The two of us wrapped our hands around our coffee cups and settled in at the meeting table in his office. He moved a stack of papers and a three ring binder to give us a little more room to work.
“I just got back from a meeting with a representative from the state school boards association and all the other superintendents in this area and the news isn’t good.” He sipped from his coffee.
“We’re going to take another big hit in the amount of state aid we get. If that happens, and we all expect it to, I don’t know how we’re going to deal with it.” his face reflected the seriousness of the situation.
“Last year, we brought in the budget with a 4.5% increase. I cut some major priorities, I reorganized some personnel, I left some staff and administrative positions vacant; and the killer is, the public fought me every step of the way, saying I hadn’t cut enough. It’s going to be even harder this year and I’ve already cut things to the bone.” His face morphed from seriousness to a look of hopelessness.
This was an affluent district with a lukewarm commitment to technology. The administration and teachers looked at technology as something to ‘enhance’ learning, a nice ‘add on’ to what was already going on in the classroom.
The superintendent believed that technology was not an ‘add on’ but the key to substantially improving teaching and learning. One of his first initiatives after getting settled in his position was to hire me to help the district develop a technology plan and in the process, build a new commitment to technology as a fundamental and indispensable part of teaching and learning. We had been making good progress; but hearing his story about the district’s finances, I began to get worried.
We had a decent technology budget with which to work. The district had just finished paying off a three-year equipment lease and it was our plan from the outset to re-commit to another three- year lease. This wouldn’t increase the budget and yet allow us to embark on some meaningful initiatives.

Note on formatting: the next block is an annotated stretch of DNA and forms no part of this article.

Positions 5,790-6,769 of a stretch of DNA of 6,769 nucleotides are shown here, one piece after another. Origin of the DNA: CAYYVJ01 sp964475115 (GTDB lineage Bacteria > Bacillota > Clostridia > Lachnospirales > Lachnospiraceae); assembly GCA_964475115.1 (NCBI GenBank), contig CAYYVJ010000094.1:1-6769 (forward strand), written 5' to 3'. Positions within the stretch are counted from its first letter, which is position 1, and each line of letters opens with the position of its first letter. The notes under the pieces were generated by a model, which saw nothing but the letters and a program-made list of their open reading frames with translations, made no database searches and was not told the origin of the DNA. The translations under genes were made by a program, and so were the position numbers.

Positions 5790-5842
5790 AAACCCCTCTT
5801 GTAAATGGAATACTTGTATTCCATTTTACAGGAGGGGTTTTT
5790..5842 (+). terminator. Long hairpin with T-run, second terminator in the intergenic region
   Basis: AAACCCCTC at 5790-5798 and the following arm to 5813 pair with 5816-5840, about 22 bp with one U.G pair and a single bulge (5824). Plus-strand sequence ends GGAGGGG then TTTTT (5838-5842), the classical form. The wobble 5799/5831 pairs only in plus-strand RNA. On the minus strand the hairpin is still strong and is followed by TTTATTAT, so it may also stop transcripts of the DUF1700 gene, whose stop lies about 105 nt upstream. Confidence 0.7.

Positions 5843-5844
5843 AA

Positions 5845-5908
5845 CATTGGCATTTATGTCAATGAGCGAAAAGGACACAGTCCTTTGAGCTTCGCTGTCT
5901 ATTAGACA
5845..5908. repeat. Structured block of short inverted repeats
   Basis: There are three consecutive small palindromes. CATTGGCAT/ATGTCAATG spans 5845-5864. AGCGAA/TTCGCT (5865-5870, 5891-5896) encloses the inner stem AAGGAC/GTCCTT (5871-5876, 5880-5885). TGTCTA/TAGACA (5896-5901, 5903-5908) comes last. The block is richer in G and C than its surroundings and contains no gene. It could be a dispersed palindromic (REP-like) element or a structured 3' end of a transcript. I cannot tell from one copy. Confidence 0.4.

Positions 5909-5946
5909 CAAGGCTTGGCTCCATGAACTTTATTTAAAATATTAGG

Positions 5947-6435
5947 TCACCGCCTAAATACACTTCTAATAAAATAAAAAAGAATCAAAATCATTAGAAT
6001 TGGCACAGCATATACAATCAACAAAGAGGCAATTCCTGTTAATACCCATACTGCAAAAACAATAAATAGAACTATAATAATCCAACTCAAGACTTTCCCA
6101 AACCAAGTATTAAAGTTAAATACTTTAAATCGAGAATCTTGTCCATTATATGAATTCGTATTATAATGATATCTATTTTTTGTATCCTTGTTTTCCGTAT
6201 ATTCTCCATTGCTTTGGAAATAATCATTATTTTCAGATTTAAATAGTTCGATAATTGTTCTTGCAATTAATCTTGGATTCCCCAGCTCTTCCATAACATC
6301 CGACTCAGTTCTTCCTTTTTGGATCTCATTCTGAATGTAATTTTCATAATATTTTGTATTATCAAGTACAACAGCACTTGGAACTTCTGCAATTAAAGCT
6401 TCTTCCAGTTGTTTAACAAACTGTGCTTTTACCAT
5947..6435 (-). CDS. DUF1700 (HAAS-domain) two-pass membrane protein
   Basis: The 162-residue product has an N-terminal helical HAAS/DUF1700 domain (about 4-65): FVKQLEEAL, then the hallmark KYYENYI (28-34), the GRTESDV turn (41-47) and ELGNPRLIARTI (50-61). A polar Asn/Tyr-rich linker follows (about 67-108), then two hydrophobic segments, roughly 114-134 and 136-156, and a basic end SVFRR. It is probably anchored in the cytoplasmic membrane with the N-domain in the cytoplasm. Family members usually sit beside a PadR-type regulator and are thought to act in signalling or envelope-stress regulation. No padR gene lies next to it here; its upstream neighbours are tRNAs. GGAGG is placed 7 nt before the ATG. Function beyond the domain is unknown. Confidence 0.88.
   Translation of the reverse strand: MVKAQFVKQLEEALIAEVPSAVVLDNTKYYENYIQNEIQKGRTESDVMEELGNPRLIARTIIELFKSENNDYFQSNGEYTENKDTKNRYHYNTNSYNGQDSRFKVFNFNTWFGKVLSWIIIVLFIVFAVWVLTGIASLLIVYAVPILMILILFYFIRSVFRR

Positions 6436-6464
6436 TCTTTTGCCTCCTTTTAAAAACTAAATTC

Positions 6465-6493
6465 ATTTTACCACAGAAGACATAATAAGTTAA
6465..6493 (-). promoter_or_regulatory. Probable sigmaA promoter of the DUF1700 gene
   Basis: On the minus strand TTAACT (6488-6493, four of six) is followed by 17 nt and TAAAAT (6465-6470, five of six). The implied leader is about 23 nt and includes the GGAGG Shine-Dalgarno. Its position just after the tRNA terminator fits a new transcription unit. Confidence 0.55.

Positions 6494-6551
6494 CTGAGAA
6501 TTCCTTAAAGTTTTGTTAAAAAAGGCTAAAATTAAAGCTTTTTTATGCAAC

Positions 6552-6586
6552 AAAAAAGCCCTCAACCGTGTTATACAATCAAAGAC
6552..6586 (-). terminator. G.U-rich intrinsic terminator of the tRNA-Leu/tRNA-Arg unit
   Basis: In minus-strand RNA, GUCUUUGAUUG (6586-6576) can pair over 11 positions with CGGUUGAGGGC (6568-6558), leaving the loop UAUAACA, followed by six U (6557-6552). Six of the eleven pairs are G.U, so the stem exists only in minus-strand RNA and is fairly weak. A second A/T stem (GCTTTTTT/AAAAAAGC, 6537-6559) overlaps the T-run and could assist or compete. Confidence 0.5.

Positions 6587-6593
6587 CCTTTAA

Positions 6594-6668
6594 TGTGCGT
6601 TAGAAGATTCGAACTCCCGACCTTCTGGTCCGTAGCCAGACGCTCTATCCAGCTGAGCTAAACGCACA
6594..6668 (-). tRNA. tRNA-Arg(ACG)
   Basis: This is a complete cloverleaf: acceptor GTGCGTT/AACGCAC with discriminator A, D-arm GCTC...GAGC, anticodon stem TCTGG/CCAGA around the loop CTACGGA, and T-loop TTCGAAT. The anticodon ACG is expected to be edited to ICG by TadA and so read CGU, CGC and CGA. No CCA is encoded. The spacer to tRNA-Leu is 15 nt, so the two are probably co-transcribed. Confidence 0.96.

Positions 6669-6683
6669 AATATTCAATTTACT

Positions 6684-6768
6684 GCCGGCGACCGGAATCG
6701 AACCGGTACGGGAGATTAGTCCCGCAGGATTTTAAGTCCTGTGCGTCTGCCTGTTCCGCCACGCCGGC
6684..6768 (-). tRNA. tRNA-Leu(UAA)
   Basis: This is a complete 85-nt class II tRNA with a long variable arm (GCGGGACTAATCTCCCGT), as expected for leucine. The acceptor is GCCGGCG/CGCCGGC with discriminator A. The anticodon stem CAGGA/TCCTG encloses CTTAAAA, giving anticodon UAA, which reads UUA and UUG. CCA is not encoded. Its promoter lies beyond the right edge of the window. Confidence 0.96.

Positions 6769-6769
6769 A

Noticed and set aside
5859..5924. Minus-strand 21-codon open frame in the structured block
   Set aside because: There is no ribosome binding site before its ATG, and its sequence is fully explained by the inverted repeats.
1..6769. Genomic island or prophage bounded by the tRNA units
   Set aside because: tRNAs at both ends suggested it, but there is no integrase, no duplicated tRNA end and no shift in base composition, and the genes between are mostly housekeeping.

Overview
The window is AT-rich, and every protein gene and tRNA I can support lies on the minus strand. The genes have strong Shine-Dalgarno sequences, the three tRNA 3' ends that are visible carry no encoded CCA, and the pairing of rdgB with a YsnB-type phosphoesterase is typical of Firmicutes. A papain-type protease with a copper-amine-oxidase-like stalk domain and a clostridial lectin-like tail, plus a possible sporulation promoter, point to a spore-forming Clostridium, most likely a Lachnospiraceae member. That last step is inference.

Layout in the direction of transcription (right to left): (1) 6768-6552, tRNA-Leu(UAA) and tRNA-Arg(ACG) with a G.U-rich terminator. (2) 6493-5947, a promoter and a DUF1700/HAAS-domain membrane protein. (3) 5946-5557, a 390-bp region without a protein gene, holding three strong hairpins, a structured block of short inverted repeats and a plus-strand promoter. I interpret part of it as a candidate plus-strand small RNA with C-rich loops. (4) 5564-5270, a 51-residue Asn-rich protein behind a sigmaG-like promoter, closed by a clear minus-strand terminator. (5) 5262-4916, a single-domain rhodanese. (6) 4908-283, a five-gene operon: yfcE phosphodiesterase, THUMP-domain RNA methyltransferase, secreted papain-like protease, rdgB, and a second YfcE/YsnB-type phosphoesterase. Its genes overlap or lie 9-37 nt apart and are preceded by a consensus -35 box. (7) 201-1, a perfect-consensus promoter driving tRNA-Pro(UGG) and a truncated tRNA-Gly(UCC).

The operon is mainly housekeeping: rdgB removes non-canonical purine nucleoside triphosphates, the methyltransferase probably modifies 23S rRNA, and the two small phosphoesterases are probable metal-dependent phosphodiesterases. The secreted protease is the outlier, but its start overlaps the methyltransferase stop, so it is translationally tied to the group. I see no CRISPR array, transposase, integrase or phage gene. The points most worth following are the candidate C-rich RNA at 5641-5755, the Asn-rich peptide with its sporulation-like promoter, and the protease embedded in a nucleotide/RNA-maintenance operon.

He continued, “The teachers’ union has already asked if I intend to spend money on technology in next year’s budget. They’re going to raise hell if I buy computers and trim the budget in other areas, especially not filling vacant teacher slots, or if I increase class sizes at any of the schools.”
I spoke up hastily, “It’s a false choice. It’s not either we have technology or we have a full teaching staff. That’s not fair. You could say the same thing about dozens of other items in the budget. ‘Either we have textbooks or a full staff, either we have a custodial staff or a teaching staff, either we have buses or a full staff, or either we maintain the buildings or have a full teaching staff’; it’s a crazy and dangerous kind of logic.”
He nodded, “I know; but it’s already started. I’m thinking of not renewing the technology lease.”
“Then this planning we’re doing isn’t going to produce any real change?” I was clearly frustrated.
He tried to reassure me, “We can re-instate the lease a year from now.”
We both new that once the lease was removed from the budget it would be extremely difficult to put it back in; and who knew if the financial picture would be much different a year from now.
So there it is, a shrinking economy, a distressed school budget, and difficult choices to make. Things that are considered “enhancements” or “add-ons” are the first to go.
How is technology viewed in your district? Is it central to teaching and learning, or is it something that is being slowly “integrated” and adopted into the existing curriculum?
How can we avoid making technology the target and pitting it against teachers and class sizes? How can we maintain, support, and grow the use of technology as our financial situation worsens?
There is a Mid-Eastern saying that says,
“As the waterhole gets smaller the animals view each other differently.”
How will the others view us?
* Any similarities to real situations, people, or schools is purely coincidental.